Obituaries

Susan Elliott; Washingtonian Who Married British Actor

By Joe Holley
Washington Post Staff Writer
Wednesday, April 25, 2007

Susan Robinson Elliott, who died April 12 in London at age 65, was a Catholic schoolgirl from Washington in the 1950s and an enthusiastic participant in the sexual revolution of the 1960s after her marriage to acclaimed British character actor Denholm Elliott. Relying on a wheelchair toward the end of her life, she succumbed to injuries from a fire that engulfed her fourth-floor London flat.

Mrs. Elliott was born in Cleveland, where her grandfather was editor of the Cleveland Plain Dealer, and grew up in Washington, where her father was a movie and book critic for Newsweek. After graduating from Sacred Heart Academy, she enrolled at the American Academy of Dramatic Arts in New York. According to the Daily Telegraph of London, the city held no fears for her, since she had survived a mugging in Washington by a gang of eight girls and a boy. Despite scars on her face and crowns on her teeth, her dream of being an actress remained intact.

On the cusp of the 1960s, Susan Robinson was a 19-year-old singing waitress at the Strollers' Club in midtown Manhattan. It was there she met Elliott, already an accomplished actor in movies and on television. His big break had come in the 1949 movie "The Sound Barrier," directed by David Lean. In later years, Elliott played the back-street abortionist in the 1966 film "Alfie" and appeared in "A Room with a View" and "Raiders of the Lost Ark," among a number of other films.

Known as an inveterate scene-stealer, the likable Elliott's antics inspired his fellow British actors to warn each other, "Never act with children, dogs or Denholm Elliott." He also stole the heart of the young Miss Robinson, despite being 20 years her senior and a wildly promiscuous bisexual man about town.

The actor and the "devastating 20-year-old, slender Susan Robinson" -- to quote a gossip columnist of the day -- married in London in 1962 and embarked on what she called "our lunatic, nomadic life." After an extended honeymoon through Europe, they built a hillside villa on the Mediterranean island of Ibiza, where they lived together until Elliott died of AIDS-related tuberculosis in 1992.

Mrs. Elliott and her husband were fixtures on the London nightclub scene. In its obituary of Mrs. Elliott, the Telegraph recalled the night not long after her marriage when she was out with the artist Francis Bacon and his boyfriend Jonathan Edwards. The two handcuffed her to a bar stool and then went home with the key.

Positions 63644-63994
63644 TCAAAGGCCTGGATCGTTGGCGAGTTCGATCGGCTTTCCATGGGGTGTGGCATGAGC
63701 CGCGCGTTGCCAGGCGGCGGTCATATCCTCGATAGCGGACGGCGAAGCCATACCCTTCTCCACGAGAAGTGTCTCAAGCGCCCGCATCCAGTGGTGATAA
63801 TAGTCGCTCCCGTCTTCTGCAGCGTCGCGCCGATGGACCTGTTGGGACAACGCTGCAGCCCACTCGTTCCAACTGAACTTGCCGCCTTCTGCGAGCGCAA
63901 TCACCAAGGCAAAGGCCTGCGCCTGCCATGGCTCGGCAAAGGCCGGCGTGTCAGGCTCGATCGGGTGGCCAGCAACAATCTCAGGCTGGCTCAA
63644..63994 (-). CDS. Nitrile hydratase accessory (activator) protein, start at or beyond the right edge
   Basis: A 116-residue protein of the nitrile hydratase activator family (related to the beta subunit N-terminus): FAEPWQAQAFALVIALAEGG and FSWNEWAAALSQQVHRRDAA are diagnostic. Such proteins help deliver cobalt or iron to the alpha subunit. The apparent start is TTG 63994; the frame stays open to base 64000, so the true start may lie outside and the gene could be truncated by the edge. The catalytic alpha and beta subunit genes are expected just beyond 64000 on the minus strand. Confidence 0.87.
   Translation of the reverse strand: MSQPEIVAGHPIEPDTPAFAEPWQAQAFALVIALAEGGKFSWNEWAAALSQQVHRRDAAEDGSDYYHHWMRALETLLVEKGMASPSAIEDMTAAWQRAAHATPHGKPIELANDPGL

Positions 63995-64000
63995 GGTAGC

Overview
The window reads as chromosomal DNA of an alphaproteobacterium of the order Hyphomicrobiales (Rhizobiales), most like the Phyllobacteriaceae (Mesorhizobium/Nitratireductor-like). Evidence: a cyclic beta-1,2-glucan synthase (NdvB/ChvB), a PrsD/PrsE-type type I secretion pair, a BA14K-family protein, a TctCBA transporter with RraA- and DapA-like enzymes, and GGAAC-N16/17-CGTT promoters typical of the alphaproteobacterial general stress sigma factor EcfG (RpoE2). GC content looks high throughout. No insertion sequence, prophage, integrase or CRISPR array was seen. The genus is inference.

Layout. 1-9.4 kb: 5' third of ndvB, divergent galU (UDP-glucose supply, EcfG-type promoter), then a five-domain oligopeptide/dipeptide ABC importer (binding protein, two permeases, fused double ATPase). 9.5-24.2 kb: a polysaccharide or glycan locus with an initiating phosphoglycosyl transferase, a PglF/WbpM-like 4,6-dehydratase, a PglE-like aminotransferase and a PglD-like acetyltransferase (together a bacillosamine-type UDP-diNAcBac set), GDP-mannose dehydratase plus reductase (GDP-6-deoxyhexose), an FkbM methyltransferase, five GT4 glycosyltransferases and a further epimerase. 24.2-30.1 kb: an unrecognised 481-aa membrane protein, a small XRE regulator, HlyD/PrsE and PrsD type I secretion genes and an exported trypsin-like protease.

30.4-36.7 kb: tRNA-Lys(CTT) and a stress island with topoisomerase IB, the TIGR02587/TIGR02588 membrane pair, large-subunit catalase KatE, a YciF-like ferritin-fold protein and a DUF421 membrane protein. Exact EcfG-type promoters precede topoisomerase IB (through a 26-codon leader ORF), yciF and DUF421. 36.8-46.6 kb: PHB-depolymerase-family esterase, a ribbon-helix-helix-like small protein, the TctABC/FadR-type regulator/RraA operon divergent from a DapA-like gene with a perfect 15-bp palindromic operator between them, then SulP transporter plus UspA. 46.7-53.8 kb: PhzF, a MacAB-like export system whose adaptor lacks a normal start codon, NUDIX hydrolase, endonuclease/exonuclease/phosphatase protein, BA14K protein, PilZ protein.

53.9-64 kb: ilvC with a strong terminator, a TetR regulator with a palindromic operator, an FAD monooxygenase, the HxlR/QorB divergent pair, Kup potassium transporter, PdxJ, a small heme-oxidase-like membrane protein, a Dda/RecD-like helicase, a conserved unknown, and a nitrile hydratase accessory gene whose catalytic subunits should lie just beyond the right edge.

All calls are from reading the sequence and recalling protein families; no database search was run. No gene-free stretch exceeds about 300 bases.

Mrs. Elliott got home and managed to slide into bed beside her husband without disturbing him, the stool beside her on the floor. He left the next morning without ever seeing it, and Mrs. Elliott took a cab to Bacon's studio, where the practical jokers freed her from her oversized accessory and then treated her to lunch.

For Mrs. Elliott, the 1960s were, as the Telegraph noted, "a whirlwind of parties, films, tourings and babies." Along with attending to the couple's two children, she spent a great deal of time shuttling between London, Ibiza and the United States.

She was aware of her husband's affairs, exclusively with men as the years went by and, as the Telegraph reported, often rather exotic -- Moroccan gigolos, Chinese waiters, Spanish garage attendants, a hunchbacked Haitian dwarf.

Mrs. Elliott was not averse to her own dalliances and had at least one extended affair, with a Belgian named Marcel, as she detailed in "Denholm Elliott: Quest for Love" (1994).

"With Denholm away so often working, there were long periods when I was on my own in Ibiza," she wrote. "Denholm was never in any doubt that I missed him, but there were always people calling round and more party invitations than I could handle. There were also a few one-night stands."

Mrs. Elliott's husband tolerated her affairs, telling her "as long as you don't fall in love and as long as you don't have someone else's baby."

In 1987, Elliott told her that he was HIV positive. She had recently bought a bar on Ibiza but sold it and moved back to London so her husband could receive the best treatment. Five years later, she decided she wanted him to spend his final days on Ibiza, so she emptied her bank account and hired a private jet to take him home. He died at the couple's villa at 70.

In his memory, Mrs. Elliott opened an Ibiza hotel where people who were HIV positive could enjoy a free stay. She moved back to London in 2003, after her daughter, Jennifer, addicted to heroin, hanged herself on Ibiza. In London, Mrs. Elliott lived in a rented one-bedroom flat.

Survivors include her son, Mark Elliott; and a brother and sister.


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